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TAGS
earthquake
national park
repair
tom hanson
Washington D.C.
Washington monument
Date
May 12, 2014

Washington Monument Reopens

Transcript

Maggie: Today, for the first time in three years, the Washington Monument is open to the public. As Tom Hanson tells us, it took a lot of hard work and a huge donation to get the landmark back open for business.

Tom: It is 100,000 tons of solid rock – the anchor of the nation’s capital, massive and unshakeable until 1:51pm on August 23, 2011. A 5.8 magnitude earthquake in nearby Virginia rocked the Washington Monument. Dozens of tourists were caught at the top. As the stones cracked and crumbled, the building held strong and everyone made it out safely. But the damage was severe, and most of it focused at the top.

Sally Jewell: There’s one little spot where the monument just shifted a little bit – you know, a half-inch or 5/8 of an inch as the whole thing above it just (cracked).

Tom: Park police immediately surveyed the monument by air and discovered multiple loose stones and cracks, one of them four feet long. They brought in engineers for a closer look. Their findings triggered a massive restoration project that lasted nearly three years.

Today, the debris is gone, cracks are filled, joints reinforced. But you can still see some of the damage.

The repairs were done with a sense of purpose. The monument is a powerful symbol of democracy. It has had a role in almost every historic event in Washington, from the struggle for civil rights to protests over the Vietnam War to the inauguration of Barack Obama.

Five hundred and fifty-five feet. That is fifty-five stories to the top. And once there, you can get a bird’s eye view of the nation’s capital.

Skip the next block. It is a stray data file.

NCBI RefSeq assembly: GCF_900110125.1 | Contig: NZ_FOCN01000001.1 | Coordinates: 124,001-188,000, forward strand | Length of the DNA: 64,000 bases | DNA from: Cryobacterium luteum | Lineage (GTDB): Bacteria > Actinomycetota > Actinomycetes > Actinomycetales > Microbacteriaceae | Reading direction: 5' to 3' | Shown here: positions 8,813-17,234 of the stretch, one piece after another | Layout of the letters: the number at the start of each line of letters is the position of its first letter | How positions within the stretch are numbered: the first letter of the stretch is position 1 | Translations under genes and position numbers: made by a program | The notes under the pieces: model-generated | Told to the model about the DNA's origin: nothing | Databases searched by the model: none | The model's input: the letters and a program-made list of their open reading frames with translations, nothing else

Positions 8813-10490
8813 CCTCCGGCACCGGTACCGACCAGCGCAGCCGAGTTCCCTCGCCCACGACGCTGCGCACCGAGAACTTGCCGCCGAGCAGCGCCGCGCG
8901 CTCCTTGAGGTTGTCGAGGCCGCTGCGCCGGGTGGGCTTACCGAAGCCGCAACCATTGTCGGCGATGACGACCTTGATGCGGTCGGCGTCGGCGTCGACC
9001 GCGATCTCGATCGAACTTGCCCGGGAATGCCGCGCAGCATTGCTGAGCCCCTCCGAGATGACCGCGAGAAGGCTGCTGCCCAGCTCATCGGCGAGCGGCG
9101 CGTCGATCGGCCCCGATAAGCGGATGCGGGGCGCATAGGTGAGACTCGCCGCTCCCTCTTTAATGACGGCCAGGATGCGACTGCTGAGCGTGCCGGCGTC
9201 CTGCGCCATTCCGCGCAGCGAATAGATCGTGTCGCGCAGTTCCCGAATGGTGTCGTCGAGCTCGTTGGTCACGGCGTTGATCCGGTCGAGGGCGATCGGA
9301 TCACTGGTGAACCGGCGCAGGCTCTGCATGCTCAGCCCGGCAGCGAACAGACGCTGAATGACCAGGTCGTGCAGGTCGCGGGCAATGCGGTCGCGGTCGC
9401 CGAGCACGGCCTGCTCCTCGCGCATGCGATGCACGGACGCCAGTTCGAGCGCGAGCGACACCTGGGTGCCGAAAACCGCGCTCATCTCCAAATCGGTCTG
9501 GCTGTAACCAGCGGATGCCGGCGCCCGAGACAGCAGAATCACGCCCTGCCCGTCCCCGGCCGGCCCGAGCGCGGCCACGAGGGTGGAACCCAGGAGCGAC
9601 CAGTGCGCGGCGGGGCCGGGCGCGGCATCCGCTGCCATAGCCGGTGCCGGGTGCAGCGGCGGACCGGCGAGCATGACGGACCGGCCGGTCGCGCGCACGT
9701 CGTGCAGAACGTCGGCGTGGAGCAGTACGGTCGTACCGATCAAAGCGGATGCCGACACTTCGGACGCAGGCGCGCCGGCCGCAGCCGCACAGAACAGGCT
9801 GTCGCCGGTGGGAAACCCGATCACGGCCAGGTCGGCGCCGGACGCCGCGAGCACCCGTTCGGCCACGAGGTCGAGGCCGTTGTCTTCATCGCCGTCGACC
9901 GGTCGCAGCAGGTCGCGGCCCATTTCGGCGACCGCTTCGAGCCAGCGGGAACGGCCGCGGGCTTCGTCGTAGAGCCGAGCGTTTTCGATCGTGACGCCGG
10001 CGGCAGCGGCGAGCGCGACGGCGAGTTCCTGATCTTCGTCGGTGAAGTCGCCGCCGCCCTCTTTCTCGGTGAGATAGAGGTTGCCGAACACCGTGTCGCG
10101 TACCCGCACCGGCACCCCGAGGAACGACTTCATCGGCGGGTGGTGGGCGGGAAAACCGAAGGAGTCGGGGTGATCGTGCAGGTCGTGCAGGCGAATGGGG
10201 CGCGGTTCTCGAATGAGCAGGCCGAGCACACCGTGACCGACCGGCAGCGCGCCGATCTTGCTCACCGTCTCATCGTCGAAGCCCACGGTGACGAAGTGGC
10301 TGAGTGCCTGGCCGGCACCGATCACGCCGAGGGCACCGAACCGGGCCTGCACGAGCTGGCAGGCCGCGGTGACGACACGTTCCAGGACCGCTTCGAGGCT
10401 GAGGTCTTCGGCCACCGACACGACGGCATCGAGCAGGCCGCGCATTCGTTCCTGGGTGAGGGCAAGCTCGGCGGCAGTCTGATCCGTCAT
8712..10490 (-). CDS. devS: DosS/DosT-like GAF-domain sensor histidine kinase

Jon Jarvis: So, you can get an iconic view, whether it’s Arlington Cemetery or the White House or the Lincoln Memorial or the Capitol. So, it’s all of those views.

Tom: Views once again open to the public today. But restoring the monument wasn’t the easiest task. You can’t access the monument from any given floor. So crews had to build a special scaffolding complete with an elevator.

Jewell: We were up here on the scaffolding with the workers. They were learning along with the Park Service on what techniques would work to repair this. What could we do that wouldn’t damage the stone.

Tom: But the biggest challenge was the money. The Park Service needed help.

David Rubenstein: The federal government can’t really do what it used to be able to do.

Tom: Billionaire investor David Rubenstein donated $7.5 million – half of the project’s cost – to get the work done.

David Rubenstein: I try to call what I’ve done ‘a patriotic philanthropy,’ which is to say ‘try to give back to your country in any way you can’. And that’s part of what I’ve tried to do with the Washington Monument.

Tom: Tom Hanson, Channel One News.

Maggie: Wow! That is some view from the top! Now, the national monument is free to visit, and you can take an elevator up to that view, or be brave enough to climb all 897 steps!

Correlations

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